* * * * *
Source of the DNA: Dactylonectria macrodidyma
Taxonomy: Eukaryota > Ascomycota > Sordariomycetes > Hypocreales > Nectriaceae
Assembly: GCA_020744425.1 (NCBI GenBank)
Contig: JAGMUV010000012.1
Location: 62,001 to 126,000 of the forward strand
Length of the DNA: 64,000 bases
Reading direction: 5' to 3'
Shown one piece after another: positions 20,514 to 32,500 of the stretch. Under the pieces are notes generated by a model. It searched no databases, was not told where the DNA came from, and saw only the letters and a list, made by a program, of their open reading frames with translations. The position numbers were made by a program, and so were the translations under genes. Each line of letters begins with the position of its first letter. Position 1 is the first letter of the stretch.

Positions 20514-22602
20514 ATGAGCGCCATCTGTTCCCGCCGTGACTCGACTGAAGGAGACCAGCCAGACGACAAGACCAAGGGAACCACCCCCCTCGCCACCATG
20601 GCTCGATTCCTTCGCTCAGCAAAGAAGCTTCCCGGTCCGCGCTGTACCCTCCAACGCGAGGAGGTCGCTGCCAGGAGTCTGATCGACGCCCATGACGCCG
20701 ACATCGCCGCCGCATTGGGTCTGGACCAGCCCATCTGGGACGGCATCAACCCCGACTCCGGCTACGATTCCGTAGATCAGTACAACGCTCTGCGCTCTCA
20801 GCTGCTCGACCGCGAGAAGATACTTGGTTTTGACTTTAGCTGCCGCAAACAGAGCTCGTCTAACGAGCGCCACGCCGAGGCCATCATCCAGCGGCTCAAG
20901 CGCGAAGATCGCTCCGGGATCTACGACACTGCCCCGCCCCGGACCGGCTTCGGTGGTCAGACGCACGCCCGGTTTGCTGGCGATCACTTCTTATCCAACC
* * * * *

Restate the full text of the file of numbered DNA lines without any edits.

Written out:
Source of the DNA: Dactylonectria macrodidyma
Taxonomy: Eukaryota > Ascomycota > Sordariomycetes > Hypocreales > Nectriaceae
Assembly: GCA_020744425.1 (NCBI GenBank)
Contig: JAGMUV010000012.1
Location: 62,001 to 126,000 of the forward strand
Length of the DNA: 64,000 bases
Reading direction: 5' to 3'
Shown one piece after another: positions 20,514 to 32,500 of the stretch. Under the pieces are notes generated by a model. It searched no databases, was not told where the DNA came from, and saw only the letters and a list, made by a program, of their open reading frames with translations. The position numbers were made by a program, and so were the translations under genes. Each line of letters begins with the position of its first letter. Position 1 is the first letter of the stretch.

Positions 20514-22602
20514 ATGAGCGCCATCTGTTCCCGCCGTGACTCGACTGAAGGAGACCAGCCAGACGACAAGACCAAGGGAACCACCCCCCTCGCCACCATG
20601 GCTCGATTCCTTCGCTCAGCAAAGAAGCTTCCCGGTCCGCGCTGTACCCTCCAACGCGAGGAGGTCGCTGCCAGGAGTCTGATCGACGCCCATGACGCCG
20701 ACATCGCCGCCGCATTGGGTCTGGACCAGCCCATCTGGGACGGCATCAACCCCGACTCCGGCTACGATTCCGTAGATCAGTACAACGCTCTGCGCTCTCA
20801 GCTGCTCGACCGCGAGAAGATACTTGGTTTTGACTTTAGCTGCCGCAAACAGAGCTCGTCTAACGAGCGCCACGCCGAGGCCATCATCCAGCGGCTCAAG
20901 CGCGAAGATCGCTCCGGGATCTACGACACTGCCCCGCCCCGGACCGGCTTCGGTGGTCAGACGCACGCCCGGTTTGCTGGCGATCACTTCTTATCCAACC